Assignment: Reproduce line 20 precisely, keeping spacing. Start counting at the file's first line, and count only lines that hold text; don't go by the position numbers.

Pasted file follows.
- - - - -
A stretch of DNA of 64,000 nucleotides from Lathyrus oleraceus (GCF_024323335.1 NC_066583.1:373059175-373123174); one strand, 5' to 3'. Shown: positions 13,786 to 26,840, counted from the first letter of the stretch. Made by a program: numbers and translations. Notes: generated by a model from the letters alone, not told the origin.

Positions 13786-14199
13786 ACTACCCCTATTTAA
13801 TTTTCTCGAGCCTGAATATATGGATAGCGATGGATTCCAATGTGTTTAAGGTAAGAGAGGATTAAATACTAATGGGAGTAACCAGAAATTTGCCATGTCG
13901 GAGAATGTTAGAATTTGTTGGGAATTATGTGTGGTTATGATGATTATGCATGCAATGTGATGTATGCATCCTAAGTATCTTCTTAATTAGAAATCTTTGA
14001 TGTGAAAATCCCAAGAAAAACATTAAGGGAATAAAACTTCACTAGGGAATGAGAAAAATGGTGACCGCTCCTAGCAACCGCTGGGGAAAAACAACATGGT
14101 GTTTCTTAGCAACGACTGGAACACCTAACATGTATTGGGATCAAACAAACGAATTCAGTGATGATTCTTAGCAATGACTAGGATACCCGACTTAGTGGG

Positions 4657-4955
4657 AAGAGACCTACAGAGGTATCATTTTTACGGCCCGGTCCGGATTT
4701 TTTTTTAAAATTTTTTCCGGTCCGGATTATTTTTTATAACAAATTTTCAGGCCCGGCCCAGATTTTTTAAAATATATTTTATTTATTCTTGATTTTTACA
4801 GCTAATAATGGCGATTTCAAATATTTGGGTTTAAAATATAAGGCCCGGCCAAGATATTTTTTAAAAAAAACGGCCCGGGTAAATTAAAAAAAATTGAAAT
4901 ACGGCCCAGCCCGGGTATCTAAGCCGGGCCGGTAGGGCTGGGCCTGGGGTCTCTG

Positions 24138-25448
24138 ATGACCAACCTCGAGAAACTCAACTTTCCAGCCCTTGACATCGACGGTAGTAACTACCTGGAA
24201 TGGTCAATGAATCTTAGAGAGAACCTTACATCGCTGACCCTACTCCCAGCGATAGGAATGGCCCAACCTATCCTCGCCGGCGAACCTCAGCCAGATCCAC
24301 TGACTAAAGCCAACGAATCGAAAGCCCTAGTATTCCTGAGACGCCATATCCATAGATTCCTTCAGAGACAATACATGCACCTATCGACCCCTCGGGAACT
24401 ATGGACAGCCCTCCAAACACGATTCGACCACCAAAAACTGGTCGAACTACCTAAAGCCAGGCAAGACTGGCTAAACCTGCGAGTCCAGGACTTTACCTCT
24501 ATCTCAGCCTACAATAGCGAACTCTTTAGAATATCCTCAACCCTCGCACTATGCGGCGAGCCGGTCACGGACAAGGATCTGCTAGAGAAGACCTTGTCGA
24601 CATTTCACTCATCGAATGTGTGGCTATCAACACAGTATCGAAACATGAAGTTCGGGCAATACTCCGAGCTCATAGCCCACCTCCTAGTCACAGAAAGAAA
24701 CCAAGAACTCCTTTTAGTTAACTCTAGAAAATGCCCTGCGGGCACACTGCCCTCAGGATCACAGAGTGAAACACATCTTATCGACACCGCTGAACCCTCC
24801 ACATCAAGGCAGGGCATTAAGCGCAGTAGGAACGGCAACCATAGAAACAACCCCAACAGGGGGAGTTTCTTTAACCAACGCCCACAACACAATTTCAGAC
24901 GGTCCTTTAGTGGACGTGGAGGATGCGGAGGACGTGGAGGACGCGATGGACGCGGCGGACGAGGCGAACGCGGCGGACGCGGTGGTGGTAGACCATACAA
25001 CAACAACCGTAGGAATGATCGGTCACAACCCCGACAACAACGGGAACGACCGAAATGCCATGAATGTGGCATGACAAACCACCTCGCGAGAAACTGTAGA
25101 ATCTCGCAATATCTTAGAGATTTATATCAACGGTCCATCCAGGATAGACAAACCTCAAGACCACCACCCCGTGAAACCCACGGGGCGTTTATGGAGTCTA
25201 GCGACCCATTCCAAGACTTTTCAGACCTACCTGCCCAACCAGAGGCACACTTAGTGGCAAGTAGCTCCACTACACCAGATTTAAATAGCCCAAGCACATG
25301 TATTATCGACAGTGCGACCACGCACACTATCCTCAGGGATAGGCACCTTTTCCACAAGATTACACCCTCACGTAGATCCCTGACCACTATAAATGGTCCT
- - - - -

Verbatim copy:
24701 CCAAGAACTCCTTTTAGTTAACTCTAGAAAATGCCCTGCGGGCACACTGCCCTCAGGATCACAGAGTGAAACACATCTTATCGACACCGCTGAACCCTCC